Reformer and independence fighter
Korean religious groups, whether Christians, Buddhists or followers of Chondo-gyo, irrespective of doctrinal differences, have devoted themselves to unity, harmony and peace.
They led the way with consistent and non-violent struggles against the oppressive Japanese colonial rule in Korea, from 1910 to 1945. After serious discussions about independence, 33 leaders were elected to represent the people of Korea.
Among the 33 representatives who signed the Korean Declaration of Independence on March 1, 1919, were 15 Chondo-gyo adherents, 16 Christians and two Buddhists. The two Buddhists were Han Yong-un (1879-1944), with the pen name Manhae, and Baik Yongseong (1864-1940).
While Manhae is well-known for his devotion to the struggle for Korean liberation from Japanese rule, Baik is not widely acknowledged as a significant independence fighter. Rather he is acknowledged for his extensive research in the study of Pure Land Buddhism.
In 1879, at age 15, Baik entered Haein Temple in Hapcheon, South Gyeongsang Province, where he was ordained a Buddhist monk by the Ven. Hwanwol. He then traveled throughout Korea, staying at many temples. Having an extensive ascetic practice he eventually experienced enlightenment, or the ``Great Awakening.”
Although he was oriented toward the Zen tradition, he was also interested in Pure Land Buddhism which is characterized by complete reliance on Amitabha (Buddha of Infinite Light). This tradition of Buddhism emphasizes those aspects of Mahayana Buddhism which stress faith in Amitabha, spiritual cultivation, and the religious goal of being reborn in the ``Pure Land,”
Furthermore, he undertook a wide range of studies to help with translating the Buddhist scripture into the modern Korean alphabet, thus allowing Buddhist believers who were not familiar with Chinese characters to study Buddhism more easily.
The new interest awakened in Baik a willingness to restore the essential tradition of Buddhist teaching and to advocate Buddhist reformation, modernization and popularization. He began to spread the new belief of a ``Great Awakening“ in Buddhism to others. He did this based on the character of Buddhist tradition and the modernized practical educational background at Daegak (Great Awakening) Temple in Seoul, which he built 1911.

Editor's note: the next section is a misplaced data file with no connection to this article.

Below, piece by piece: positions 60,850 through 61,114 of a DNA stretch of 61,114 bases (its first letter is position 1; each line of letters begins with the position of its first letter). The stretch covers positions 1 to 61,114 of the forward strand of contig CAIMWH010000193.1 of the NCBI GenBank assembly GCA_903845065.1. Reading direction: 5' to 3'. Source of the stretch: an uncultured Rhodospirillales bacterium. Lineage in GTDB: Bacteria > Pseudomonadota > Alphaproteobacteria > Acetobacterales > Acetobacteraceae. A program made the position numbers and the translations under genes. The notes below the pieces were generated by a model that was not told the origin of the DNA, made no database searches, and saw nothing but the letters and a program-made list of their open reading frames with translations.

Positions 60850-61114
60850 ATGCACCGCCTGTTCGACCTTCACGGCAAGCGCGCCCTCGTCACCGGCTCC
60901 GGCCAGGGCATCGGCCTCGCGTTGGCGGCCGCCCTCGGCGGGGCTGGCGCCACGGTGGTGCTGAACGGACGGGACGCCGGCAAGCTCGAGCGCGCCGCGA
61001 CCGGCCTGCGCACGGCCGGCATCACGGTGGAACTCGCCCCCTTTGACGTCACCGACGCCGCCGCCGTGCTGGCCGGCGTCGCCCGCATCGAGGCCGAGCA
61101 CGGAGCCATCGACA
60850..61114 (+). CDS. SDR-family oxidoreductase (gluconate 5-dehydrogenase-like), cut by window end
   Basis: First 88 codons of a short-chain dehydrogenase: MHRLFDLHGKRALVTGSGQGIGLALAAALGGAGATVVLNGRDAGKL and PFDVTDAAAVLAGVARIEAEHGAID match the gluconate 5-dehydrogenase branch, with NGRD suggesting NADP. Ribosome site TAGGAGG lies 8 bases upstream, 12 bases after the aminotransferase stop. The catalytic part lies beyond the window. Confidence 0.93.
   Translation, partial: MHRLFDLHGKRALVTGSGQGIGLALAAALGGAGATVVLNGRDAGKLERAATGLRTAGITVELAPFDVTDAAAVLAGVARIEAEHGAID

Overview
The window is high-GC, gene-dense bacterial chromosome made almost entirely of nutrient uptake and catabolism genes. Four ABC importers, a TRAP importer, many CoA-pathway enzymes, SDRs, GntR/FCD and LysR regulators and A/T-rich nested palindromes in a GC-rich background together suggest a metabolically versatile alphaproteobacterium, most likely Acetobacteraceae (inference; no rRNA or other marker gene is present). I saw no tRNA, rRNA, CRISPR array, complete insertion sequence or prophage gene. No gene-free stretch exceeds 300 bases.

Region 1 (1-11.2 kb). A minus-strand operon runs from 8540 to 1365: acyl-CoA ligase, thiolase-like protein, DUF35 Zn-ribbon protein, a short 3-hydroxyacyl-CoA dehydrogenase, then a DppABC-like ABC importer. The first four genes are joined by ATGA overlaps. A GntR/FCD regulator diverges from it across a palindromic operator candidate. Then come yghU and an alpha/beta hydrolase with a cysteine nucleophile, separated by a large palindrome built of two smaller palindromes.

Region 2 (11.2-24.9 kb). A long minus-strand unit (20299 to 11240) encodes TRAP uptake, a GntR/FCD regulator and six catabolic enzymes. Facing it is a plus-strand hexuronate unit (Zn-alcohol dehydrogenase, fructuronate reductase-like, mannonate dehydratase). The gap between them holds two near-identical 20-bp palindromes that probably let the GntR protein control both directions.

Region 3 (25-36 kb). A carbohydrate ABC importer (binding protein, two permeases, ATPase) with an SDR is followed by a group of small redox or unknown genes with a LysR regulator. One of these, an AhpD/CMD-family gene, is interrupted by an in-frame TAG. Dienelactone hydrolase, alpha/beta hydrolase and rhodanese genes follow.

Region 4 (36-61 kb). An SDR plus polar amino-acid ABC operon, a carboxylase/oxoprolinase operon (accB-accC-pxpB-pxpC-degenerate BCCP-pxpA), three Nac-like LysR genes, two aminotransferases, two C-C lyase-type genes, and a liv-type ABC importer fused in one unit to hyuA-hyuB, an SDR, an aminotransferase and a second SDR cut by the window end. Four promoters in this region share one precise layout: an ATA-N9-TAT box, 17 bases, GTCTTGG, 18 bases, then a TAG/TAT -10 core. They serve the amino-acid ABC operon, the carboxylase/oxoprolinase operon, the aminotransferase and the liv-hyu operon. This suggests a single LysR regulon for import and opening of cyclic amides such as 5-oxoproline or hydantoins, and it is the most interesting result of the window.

The following year, he met Kim Gu, who later became president of the Korean Provisional Government operating from Shanghai. Kim stayed at Daegak Temple whenever he came to Seoul from his home in Haeju, Hwanghae Province. Having been greatly inspired by Baik’s patriotism, Kim Gu and his colleagues decided to devote themselves to Korea’s independence movement.
As a result of active participation in the Independence Movement in 1919, Baik was imprisoned for two years. He escaped from prison in 1921 and later was again ordained a Buddhist monk at Magok Temple, Gongju.
During Kim’s exile period (1919-1945), Baik provided substantial funds to support Korea’s independence movement to Shanghai and Manchuria until his death in 1940. When Kim returned to Korea soon after the nation’s liberation in 1945, he paid respect to the portrait of Baik at Daekak Temple for his philanthropy during Korea’s independence movement.
The tradition of Baik’s Great Awakening Buddhism was inherited by Venerable Im Do-moon, who recently established Jookrim-Jeongsa at Baik’s birthplace in Jang-soo, North Jeolla Province.
Currently, the tradition has been inherited by Ven. Han Bo-kwang and Ven. Bomnyun. Han is a professor at Dongkook University and also the abbot at Jeongto Temple, Cheonggye Mountain, Seoul. Bomnyun is founder of the religious society of Jeongto (Pure Land). Both studied Buddhism under Ven. Do-moon at Bunhwang Temple, Gyeongju, when they were in high school in the late 1960s.
Walking around Daekak Temple in Jongno, Seoul, on March 1, where Baik studied and, taught Buddhism and also prepared for Korea's independence movement, I was inspired and felt close to his legacy of Great Awakening and his patriotic sense of inspiration.
Choe Chong-dae is a guest columnist of The Korea Times and the president of Dea-kwang International, as well as a director of the Korean-Swedish Association. His email address is email@example.com.